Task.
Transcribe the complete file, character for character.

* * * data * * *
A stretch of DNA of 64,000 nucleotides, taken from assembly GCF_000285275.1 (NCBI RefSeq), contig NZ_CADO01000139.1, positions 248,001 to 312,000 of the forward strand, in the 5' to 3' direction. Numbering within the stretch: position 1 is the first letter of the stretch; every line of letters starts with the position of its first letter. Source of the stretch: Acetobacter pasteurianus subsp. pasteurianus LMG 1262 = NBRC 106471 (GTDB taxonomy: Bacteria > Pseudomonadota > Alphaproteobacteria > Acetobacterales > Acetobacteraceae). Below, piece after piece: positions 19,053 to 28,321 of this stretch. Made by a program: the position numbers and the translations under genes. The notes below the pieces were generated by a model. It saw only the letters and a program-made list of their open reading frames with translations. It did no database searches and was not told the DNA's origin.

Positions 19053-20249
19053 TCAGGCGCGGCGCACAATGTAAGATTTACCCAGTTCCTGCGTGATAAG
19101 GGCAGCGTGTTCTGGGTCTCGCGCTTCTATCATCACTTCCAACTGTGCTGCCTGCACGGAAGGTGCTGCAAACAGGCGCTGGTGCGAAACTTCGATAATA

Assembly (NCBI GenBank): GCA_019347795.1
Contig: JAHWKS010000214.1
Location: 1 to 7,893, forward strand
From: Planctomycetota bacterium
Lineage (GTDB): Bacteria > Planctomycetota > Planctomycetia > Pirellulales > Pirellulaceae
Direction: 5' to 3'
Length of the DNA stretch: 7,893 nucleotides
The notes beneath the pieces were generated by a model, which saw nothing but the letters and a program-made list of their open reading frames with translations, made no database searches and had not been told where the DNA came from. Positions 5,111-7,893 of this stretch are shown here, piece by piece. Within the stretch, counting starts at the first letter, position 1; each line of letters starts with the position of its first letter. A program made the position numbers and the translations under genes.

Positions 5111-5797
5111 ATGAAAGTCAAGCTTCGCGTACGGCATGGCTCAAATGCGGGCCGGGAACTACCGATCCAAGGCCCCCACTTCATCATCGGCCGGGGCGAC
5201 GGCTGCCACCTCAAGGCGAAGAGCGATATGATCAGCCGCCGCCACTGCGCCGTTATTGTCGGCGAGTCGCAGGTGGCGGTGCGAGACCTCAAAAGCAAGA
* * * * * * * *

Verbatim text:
A stretch of DNA of 64,000 nucleotides, taken from assembly GCF_000285275.1 (NCBI RefSeq), contig NZ_CADO01000139.1, positions 248,001 to 312,000 of the forward strand, in the 5' to 3' direction. Numbering within the stretch: position 1 is the first letter of the stretch; every line of letters starts with the position of its first letter. Source of the stretch: Acetobacter pasteurianus subsp. pasteurianus LMG 1262 = NBRC 106471 (GTDB taxonomy: Bacteria > Pseudomonadota > Alphaproteobacteria > Acetobacterales > Acetobacteraceae). Below, piece after piece: positions 19,053 to 28,321 of this stretch. Made by a program: the position numbers and the translations under genes. The notes below the pieces were generated by a model. It saw only the letters and a program-made list of their open reading frames with translations. It did no database searches and was not told the DNA's origin.

Positions 19053-20249
19053 TCAGGCGCGGCGCACAATGTAAGATTTACCCAGTTCCTGCGTGATAAG
19101 GGCAGCGTGTTCTGGGTCTCGCGCTTCTATCATCACTTCCAACTGTGCTGCCTGCACGGAAGGTGCTGCAAACAGGCGCTGGTGCGAAACTTCGATAATA

Assembly (NCBI GenBank): GCA_019347795.1
Contig: JAHWKS010000214.1
Location: 1 to 7,893, forward strand
From: Planctomycetota bacterium
Lineage (GTDB): Bacteria > Planctomycetota > Planctomycetia > Pirellulales > Pirellulaceae
Direction: 5' to 3'
Length of the DNA stretch: 7,893 nucleotides
The notes beneath the pieces were generated by a model, which saw nothing but the letters and a program-made list of their open reading frames with translations, made no database searches and had not been told where the DNA came from. Positions 5,111-7,893 of this stretch are shown here, piece by piece. Within the stretch, counting starts at the first letter, position 1; each line of letters starts with the position of its first letter. A program made the position numbers and the translations under genes.

Positions 5111-5797
5111 ATGAAAGTCAAGCTTCGCGTACGGCATGGCTCAAATGCGGGCCGGGAACTACCGATCCAAGGCCCCCACTTCATCATCGGCCGGGGCGAC
5201 GGCTGCCACCTCAAGGCGAAGAGCGATATGATCAGCCGCCGCCACTGCGCCGTTATTGTCGGCGAGTCGCAGGTGGCGGTGCGAGACCTCAAAAGCAAGA